Report Card Time


It is that time of year when we provide performance appraisals for our employees.  This is the first year of a new performance management system, although we did a beta test last year of about 20 percent of the organization.


When we were developing the new system we momentarily considered the idea of no appraisals, but because of a number of factors (reality), we returned to the notion of a simplified and more useable system.  Employees and supervisors alike seem to hate clunky, out-of-tune performance management processes.  My experience has been that systems of good intention and big goals usually go off the rails quickly and fail to live up to the hype.

The system we developed is light on process but is geared toward frequent interaction and more usable learning opportunities.  Instead of long, year-end narratives and reflective discussions between supervisor and employee, briefer and highlight focused wrap-up conversations aim to take the sting out of typically angst-producing experiences that are forgotten as soon as they are over.  This is a generalization; some efforts by supervisors provide very detailed and focused feedback and discussion opportunities with their employees.


The new system provides more conversations that are more in-the-moment and are geared toward progress and growth, and less on review and grading.  The new system is a new mindset.  Although in the end, the supervisor is still accessing performance and assigning a rating, which is also used in distributing merit raises, it should feel much less like getting your report card.  I have heard many supervisors use the term “grading employees” when talking about performance management.  In looking back on more than a decade of using the old performance management system we (the organization) did a less-than-effective job of training supervisors (and holding them accountable) to be competent leaders in using our system to motivate and provide honest feedback to employees.  And, we sometimes promoted employees into leadership positions based on technical competence, not on leadership skills or aptitude, and allowed them to figure it out on their own.  Sometimes they didn’t, and their employees suffered for it.  Shame on us.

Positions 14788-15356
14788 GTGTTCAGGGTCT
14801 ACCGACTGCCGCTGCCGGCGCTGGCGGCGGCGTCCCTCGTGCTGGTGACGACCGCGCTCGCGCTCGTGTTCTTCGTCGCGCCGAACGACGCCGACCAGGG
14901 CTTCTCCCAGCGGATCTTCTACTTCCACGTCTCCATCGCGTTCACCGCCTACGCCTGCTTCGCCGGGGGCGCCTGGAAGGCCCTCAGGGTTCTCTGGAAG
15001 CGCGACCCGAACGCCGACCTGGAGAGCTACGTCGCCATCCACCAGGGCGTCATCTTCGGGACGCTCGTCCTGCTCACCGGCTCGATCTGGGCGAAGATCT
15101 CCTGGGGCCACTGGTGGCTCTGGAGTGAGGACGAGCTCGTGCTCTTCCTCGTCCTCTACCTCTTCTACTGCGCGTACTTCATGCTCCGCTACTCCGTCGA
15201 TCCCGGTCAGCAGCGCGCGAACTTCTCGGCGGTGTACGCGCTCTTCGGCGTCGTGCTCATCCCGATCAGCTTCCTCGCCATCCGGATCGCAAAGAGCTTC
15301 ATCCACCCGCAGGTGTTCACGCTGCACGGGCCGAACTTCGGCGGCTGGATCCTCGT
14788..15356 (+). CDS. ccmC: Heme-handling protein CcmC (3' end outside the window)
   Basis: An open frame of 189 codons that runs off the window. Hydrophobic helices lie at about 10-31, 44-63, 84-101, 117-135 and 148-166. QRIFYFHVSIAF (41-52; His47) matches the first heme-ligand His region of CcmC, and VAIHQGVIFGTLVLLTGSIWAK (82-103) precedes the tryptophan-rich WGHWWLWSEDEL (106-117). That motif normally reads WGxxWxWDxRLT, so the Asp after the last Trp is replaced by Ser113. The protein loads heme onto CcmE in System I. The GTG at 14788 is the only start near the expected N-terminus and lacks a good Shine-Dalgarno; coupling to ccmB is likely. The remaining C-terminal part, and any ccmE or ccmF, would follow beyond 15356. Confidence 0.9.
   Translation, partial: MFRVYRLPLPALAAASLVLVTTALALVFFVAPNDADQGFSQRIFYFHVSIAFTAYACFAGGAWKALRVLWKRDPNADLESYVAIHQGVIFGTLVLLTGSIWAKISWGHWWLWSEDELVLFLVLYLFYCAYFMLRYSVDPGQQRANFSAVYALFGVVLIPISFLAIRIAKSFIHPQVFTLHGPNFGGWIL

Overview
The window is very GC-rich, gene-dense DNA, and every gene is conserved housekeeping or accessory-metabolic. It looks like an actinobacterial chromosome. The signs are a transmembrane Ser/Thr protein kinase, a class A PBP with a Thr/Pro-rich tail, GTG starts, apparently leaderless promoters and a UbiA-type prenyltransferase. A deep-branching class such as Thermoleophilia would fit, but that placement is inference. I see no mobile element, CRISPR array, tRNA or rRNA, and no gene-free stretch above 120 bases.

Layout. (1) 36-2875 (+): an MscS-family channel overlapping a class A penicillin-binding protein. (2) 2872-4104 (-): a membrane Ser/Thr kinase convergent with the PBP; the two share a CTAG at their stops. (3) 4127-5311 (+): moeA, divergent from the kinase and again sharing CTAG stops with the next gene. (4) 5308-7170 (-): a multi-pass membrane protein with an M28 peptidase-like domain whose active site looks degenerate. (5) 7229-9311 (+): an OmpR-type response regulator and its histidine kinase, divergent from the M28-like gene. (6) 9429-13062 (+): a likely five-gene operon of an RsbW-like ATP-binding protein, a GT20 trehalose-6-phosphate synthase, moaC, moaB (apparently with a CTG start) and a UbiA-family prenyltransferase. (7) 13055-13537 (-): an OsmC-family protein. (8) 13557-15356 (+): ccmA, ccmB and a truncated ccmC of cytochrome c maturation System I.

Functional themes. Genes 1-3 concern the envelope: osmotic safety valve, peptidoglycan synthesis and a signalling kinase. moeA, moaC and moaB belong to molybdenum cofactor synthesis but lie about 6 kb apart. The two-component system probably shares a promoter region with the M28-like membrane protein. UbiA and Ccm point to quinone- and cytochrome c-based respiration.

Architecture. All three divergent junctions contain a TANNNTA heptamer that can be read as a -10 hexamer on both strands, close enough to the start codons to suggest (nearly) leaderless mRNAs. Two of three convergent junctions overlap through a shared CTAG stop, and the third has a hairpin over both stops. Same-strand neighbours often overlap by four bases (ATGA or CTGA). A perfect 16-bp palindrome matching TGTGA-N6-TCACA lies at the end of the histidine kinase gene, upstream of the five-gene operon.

As I have watched our supervisors wade into the new system, with training, encouragement and discussion, many of them are getting it.  I like to think we learned from past mistakes and are providing the right kind of training and support for a successful transition to the new system.  One of the features of this new system is that it empowers employees to set up meetings with their supervisor and to help develop the agenda for their more frequent discussions.  The intent is to be employee-focused, but it still provides supervisors avenues for instruction, counseling and accountability.  Supervisors still supervise, but they are also motivators, encouragers and teachers.


A former employee once remarked that she didn’t need to be supervised that she knew how to do her job.  Well, she was partially right.  What she was missing was someone providing her feedback, challenging her to grow, and holding her accountable for her behavior and results.  She was satisfied with getting her annual report card, but not necessarily the grades. Imagine that.

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